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Researchers Closer To Understanding The Role Of Buildings In The Pandemic

New research by the University of Oregon and the University of California-Davis points to HVAC systems as spreaders of the coronavirus, though the study is still preliminary.


The research comes when the possibility that the coronavirus spreads via tiny particles (aerosols) in the air, rather than larger droplets alone, has been acknowledged by the World Health Organization, or to use its terms, such transmission "cannot be ruled out."

If transmission via particles through HVAC systems is confirmed, that might impact guidelines for indoor spaces, the BBC reports, and spur testing of buildings as well as people in the effort to detect the virus and prevent transmission, according to Axios.

"The presence of SARS-CoV-2 RNA was detected in approximately 25% of samples taken from nine different locations in multiple air handlers," the University of Oregon paper notes. SARS-CoV-2 is the formal name for the coronavirus that causes COVID-19. 

"While samples were not evaluated for viral infectivity, the presence of viral RNA in air handlers raises the possibility that viral particles can enter and travel within the air handling system of a hospital, from room return air through high efficiency MERV-15 filters and into supply air ducts," the paper said.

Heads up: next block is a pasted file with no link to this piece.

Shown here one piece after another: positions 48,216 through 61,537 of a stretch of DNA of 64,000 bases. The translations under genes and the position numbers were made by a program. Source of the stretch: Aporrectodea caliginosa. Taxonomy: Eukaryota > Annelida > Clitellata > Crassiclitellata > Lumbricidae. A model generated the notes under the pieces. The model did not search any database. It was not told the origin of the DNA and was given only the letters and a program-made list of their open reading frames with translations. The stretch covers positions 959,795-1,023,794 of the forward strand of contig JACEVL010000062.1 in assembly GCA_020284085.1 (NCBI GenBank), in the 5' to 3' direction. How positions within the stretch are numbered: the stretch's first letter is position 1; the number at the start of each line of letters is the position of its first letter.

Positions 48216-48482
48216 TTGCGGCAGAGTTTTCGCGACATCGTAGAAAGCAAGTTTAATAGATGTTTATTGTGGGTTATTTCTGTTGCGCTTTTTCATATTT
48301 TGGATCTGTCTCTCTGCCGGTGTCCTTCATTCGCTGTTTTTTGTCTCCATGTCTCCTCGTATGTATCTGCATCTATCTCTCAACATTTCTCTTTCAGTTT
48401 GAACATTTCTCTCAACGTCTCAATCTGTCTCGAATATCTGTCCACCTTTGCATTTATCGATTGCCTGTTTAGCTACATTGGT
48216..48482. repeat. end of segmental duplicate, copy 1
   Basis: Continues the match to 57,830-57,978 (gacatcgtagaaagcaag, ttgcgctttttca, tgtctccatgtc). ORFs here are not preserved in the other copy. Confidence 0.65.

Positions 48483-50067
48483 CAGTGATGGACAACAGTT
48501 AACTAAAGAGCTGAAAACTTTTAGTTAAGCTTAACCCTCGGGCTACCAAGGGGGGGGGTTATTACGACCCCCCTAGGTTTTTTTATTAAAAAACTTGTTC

The spread of the coronavirus via HVAC is of particular concern during the hottest and coldest months of the year. A Harvard infectious disease specialist has suggested that increased air conditioning use in the South since the beginning of hot weather might be a factor in spiking COVID-19 cases in that region, as the heat keeps people indoors more.

“As people go indoors in hot weather and the rebreathed air fraction goes up, the risk of infection is quite dramatic,” Edward Nardell, professor of medicine and of global health and social medicine at Harvard Medical School, told the Harvard Gazette.

As the understanding of the role of HVAC in the pandemic grows, along with the idea that it has a role in spreading the disease, commercial building managers are questioning the idea that buildings need to be mostly cut off from outside air, The Wall Street Journal reports

HVAC manufacturers are responding as well, offering equipment that filters indoor air more completely, and brings more outdoor air into the system. UV light is also being used to control the spread of the virus.

“More fresh air and cleaner air are the direction that customers are going," Johnson Controls President of Global Products Jeff Williams told the WSJ.

Building testing tech is also being rolled out. For example, Oregon-based EnviralTech, a pandemic-era startup originally focused on testing surfaces for coronavirus, has lately expanded into air testing for the virus. The company places an air intake device fitted with a filter that captures SARS-CoV-2 in a closed space or HVAC system and then tests the filter for the presence of the virus, TV station KVAL reports.